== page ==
Landon Donovan was too smart to be great

Landon Donovan was too smart to be great.

That’s not even an insult. Landon Donovan was (is) very, very, very good at kicking soccerballs. He’s the best player MLS or the United States ever produced. But he wasn’t great.

Greatness demands a kind of single-minded determination. When rationality says to go home and lie down and drape yourself in ice packs, greatness stupidly, stubbornly keeps training. Think of Cristiano Ronaldo, whose meticulousness extends to every eyebrow follicle. Or Michael Jordan, who failed to stay retired a bunch of times and is slowly being eaten away by restlessness because the competition isn’t there anymore. Alexander the Great drank himself to death after there was nothing left to conquer. There’s a hunger in greats that eats everything in its path, including, eventually, the host. Donovan doesn’t have that. His brain was always too furtive, too conflicted.

Compare Donovan to the dude people compare him to most. Clint Dempsey is all hot nostril breath and a chip on his shoulder the size of Texas. Landon Donovan inspired the parody Twitter account Existential Donovan. Neither player is a great. There’s a pretty big gulf between the best American players and starting for a team that could conceivably win the UEFA Champions League.

And again, Donovan was (is) amazing. He’s got the most goals and most assists in U.S. national team history. He’s got the most goals and most assists in MLS history. He’s won MLS Cups. He’s really fucking good. Just not great.

And again, Donovan is smart. He’s probably smarter than you. Long-time coach Bruce Arena says Donovan could have gone to Harvard if he wanted. He didn’t. He decided to kick soccerballs competitively instead.

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But Donovan was too thoughtful for his own good. Even early in his career, the difficult shots were never the problem. It was when he got a few breaths to stop and think about what he’d do, that he’d undermine himself.

Frequently, in the last few years of his career, he’d talk about staying “present” and “in the moment”, especially during penalty kicks. That’s some zen shit. This guy did some soul searching, and he did a lot of it.

After he retires, he wants to go to college, he told Sports Illustrated’s Grant Wahl. Donovan mentions wanting to revisit places he went as a player, except going back as a civilian so he can leave the hotel room and wade into the culture of the place.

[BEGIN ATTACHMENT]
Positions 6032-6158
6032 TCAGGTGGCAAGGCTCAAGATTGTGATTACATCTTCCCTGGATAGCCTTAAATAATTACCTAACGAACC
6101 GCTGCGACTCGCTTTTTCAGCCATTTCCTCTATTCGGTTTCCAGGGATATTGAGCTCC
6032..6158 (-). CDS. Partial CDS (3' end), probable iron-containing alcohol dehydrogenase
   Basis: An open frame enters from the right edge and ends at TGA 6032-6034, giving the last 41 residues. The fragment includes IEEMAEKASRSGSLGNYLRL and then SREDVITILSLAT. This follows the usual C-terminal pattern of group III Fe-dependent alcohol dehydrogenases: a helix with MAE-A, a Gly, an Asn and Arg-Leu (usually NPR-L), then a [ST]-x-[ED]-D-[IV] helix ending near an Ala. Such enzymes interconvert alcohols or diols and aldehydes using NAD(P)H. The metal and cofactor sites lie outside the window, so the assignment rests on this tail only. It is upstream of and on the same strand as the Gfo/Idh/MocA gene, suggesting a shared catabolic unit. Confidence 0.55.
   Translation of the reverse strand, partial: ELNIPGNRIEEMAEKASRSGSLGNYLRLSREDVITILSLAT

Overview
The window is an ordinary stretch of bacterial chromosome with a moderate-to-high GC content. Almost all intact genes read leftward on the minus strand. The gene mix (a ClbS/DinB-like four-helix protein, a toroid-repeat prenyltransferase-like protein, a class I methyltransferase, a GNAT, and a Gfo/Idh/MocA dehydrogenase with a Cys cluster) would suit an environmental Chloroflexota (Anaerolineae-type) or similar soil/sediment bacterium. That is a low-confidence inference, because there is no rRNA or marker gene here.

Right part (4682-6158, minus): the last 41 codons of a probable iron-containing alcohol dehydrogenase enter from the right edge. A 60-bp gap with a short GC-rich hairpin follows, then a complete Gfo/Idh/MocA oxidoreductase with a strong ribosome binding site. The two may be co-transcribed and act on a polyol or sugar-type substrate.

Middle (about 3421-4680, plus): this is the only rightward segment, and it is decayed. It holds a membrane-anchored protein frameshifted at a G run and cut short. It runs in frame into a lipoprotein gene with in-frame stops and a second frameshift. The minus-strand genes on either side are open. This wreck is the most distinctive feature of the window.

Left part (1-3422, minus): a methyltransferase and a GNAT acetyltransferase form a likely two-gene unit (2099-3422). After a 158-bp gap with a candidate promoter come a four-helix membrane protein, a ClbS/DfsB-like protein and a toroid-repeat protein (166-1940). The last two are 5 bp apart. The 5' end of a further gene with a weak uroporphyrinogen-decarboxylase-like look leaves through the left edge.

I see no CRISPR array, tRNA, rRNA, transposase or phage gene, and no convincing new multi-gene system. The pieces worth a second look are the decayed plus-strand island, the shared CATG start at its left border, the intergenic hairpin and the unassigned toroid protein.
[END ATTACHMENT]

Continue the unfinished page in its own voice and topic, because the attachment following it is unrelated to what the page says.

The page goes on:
When he took four months off to deal with burnout and — let’s call it what he still won’t — depression, Donovan went to Cambodia. That’s not like a trip to Paris. It’s not even a Phuket, Thailand. Cambodia is a place you go when you’re inquisitive about how humans can be quite so shitty to other humans, and how we recover from that, if ever.

“We have a sort of stigma that being in a difficult mental place is not acceptable,” he said once he got back. “It’s a little peculiar to me, that whole idea, that if someone’s physically hurt, we’re OK with letting them take the time they need to come back, but if someone’s in a difficult time mentally, we’re not OK with letting them take the time they need to come back.”

That’s not the quote of a great athlete. That comes from someone who reads Rilke. That comes from someone who’s done some meditating, who thinks about personal peace, from a guy who will make decisions that may hurt temporarily because they’re healthy in the long run. Things like spurn a career in Europe — where he would have ended up a better and richer player — because he knows he’ll be happier and more whole near family.

He airs his emotional shit. Donovan fairly openly begrudged his mostly-absent father in his early career. Then he spoke about learning to understand and forgive his dad through his own divorce. Lately, he pushes skin cancer prevention because his father is a survivor. And he let you, a stranger, watch this maturation in real time.

“Sometimes I’m a little too honest and too candid,” he said once, “but I try to give people insight into how I’m feeling.”

Donovan seemed as curious about the life of a soccer star as he was interested in being the soccer star in the first place.

On Friday, Donovan will play for the United States one last time. Then he’ll retire at the end of the LA Galaxy season, at 32. He’ll go down as the best this country ever produced, but not a great. That’s okay. That’s fine.

“I was never trying to do anything except make myself happy,” Donovan told Wahl, “so I could enjoy this game that I love to play.”